KeePassium unlock with master key
KeePassium unlock with master key 1

I personally don’t like such options, because if you forget to clear the master key and hand over your iPhone or iPad to someone, or it gets stolen or taken away, the database and all the passwords and information it contains can be accessed (unless you enable App lock).

The Database time-out is linked to the “unlock with master key” setting and Keepassium’s default auto-clear time is 60 minutes. That’s too much in my opinion but fortunately it can be customized and set to auto-lock from as low as 30 seconds and up to 24 hours or even never. Of course, you shouldn’t keep the database open for that long. I’d say keep it to 30 seconds or a minute for maximum security.

You can optionally use a Key File to unlock the database. I get that some of these options may be convenient for some people, but it really should be security over convenience any day.

KeePassium settings

Closing Words

The promise of open source, free, no ads, no analytics, and no in-app browser in KeePassium does seem to be true. I’d say you’re getting more than what you’re paying for, even with the free version. That being said, I misunderstood the Touch ID/ Face ID unlock option in KeePassium. It doesn’t unlock the database, it is one of the app lock options. You need to enable “remember  master key”, to get it to unlock the database. Well, maybe I’m expecting too much, but as a longtime user of Keepass2Android, it is one feature which I really like.

Strongbox doesn’t support search in the free version whereas KeePassium does. Other than that, I think both apps are equally good. This really is a try it yourself and decide kind of situation.

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How to enable the swipe keyboard in iPadOS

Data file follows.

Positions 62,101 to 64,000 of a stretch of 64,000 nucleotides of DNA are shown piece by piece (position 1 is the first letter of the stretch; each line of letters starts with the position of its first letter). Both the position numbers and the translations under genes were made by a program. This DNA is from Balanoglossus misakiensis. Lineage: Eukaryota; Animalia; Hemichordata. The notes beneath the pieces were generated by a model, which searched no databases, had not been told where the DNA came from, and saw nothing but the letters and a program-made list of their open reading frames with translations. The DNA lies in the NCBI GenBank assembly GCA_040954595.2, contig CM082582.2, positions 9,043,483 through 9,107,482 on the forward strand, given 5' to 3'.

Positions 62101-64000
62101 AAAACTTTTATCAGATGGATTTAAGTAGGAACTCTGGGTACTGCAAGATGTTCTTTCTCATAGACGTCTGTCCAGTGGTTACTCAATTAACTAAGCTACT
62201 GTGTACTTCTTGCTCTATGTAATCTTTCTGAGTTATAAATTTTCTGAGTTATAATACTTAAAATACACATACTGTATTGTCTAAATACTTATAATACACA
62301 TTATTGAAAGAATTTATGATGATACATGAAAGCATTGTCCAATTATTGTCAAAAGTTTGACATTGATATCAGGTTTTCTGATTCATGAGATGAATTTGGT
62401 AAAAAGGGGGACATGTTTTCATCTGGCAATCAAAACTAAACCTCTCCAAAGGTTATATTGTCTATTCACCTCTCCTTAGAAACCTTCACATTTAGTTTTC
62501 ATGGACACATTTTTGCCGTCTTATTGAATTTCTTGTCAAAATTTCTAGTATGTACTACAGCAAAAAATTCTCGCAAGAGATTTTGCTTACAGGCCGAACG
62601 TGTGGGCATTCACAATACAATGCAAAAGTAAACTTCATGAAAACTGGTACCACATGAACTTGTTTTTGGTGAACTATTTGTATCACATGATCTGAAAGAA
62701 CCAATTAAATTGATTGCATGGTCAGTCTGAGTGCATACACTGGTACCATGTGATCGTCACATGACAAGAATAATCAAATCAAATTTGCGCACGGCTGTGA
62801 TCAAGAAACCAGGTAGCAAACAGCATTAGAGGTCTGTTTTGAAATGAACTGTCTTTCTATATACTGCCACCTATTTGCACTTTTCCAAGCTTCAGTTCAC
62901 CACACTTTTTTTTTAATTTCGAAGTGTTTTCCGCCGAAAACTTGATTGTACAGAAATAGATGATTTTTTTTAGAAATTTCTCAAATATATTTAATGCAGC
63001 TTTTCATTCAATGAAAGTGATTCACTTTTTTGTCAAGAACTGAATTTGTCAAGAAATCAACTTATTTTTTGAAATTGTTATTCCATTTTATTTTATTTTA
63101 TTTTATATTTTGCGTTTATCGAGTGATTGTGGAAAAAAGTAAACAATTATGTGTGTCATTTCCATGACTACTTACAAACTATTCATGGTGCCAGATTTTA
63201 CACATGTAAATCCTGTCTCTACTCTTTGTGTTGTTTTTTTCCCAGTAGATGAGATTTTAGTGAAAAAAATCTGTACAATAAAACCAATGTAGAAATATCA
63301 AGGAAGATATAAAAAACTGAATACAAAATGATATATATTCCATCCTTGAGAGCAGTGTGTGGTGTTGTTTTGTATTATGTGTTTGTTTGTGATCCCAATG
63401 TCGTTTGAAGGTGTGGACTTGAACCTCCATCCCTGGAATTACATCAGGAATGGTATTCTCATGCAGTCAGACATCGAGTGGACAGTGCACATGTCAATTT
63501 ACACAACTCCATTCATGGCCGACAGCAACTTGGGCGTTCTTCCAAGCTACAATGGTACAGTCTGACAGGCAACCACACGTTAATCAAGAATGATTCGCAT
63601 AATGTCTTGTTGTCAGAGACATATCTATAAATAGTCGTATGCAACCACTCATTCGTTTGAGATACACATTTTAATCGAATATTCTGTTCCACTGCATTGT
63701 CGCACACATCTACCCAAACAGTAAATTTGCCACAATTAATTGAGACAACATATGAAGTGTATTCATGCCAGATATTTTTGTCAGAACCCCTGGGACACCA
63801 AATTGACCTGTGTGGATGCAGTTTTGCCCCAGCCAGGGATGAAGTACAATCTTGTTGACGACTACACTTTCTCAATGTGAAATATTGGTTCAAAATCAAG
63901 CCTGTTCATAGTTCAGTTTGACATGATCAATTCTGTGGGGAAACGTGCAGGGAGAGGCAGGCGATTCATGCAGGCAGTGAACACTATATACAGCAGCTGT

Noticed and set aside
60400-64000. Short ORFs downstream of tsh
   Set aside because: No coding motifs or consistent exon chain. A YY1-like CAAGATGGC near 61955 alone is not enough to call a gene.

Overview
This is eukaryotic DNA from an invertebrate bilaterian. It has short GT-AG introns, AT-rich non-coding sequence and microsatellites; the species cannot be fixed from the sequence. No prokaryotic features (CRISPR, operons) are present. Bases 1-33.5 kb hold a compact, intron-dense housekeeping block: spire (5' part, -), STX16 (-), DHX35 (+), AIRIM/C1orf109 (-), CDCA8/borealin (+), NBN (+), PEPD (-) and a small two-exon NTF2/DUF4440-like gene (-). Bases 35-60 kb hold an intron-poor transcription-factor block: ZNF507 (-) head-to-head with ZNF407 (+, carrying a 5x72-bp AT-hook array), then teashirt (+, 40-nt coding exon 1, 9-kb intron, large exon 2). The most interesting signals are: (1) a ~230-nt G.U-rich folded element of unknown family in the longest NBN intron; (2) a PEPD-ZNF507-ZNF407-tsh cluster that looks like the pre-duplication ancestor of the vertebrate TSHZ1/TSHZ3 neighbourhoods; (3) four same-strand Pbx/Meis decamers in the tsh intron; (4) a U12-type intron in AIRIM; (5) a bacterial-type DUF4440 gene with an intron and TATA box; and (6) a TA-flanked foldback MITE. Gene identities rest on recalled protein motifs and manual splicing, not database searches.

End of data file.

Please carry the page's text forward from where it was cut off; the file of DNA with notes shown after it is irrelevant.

Typing on the iPad has never been easy. It’s a heavy device, and when you hold it in one hand, there is a giant keyboard on the screen which isn’t designed for one-hand usage.

When SwiftKey was released for iOS, I was happy but still not 100% satisfied. Don’t get me wrong, it’s good but I didn’t like swiping across the gigantic keyboard. It isn’t convenient.

How to enable the swipe keyboard in iPadOS

Note: I may be biased because the Android version of SwiftKey is re-sizeable, while its iOS counterpart isn’t. Though this may largely be an OS limitation.

Apple has finally added support for the swipe keyboard in iOS 13. iPadOS also received a similar option, called the floating keyboard.

How to enable the swipe keyboard in iPadOS

1. Open any app which has a text field (browser, App Store, Mail, etc), on your iPad.

2. Tap in the text field, to bring up the iPadOS keyboard in to view.

3. Now, use two fingers to pinch inwards on the keyboard. The gesture is similar to the zoom out pinch you may use on a touch screen.

4. The keyboard will shrink to a phone sized keyboard, which you can place anywhere.

5. Try swiping on the keys; it should work.

How to enable the swipe keyboard in iPadOS 2

Tip: To restore the keyboard to its original size, pinch outwards on the keyboard (like a zoom in gesture).

This works in landscape mode and portrait mode.

If that didn’t enable the swipe keyboard, you may need to enable the Slide option from the  iPadOS Settings. Navigate to the Settings > General > Keyboard section. Scroll down till you see the option which says “Slide on Floating Keyboard to Type”.

Make sure this toggle is enabled. Alternatively, if you were wondering how to disable the swipe keyboard in iPadOS, use the same method to disable the toggle.

How to enable the swipe keyboard in iPadOS 3

Tip: Sometimes the floating keyboard disappears, at least for me, and does not re-appear. To fix this, close the app in which you were using it, and re-open it, you will be able to access it again.

While this is much better than SwiftKey in terms of the size, there is still no resize option in the iOS floating keyboard. Apple really needs to let us resize the keyboard manually for the landscape mode. The animation for it does seem to exist though it doesn’t work.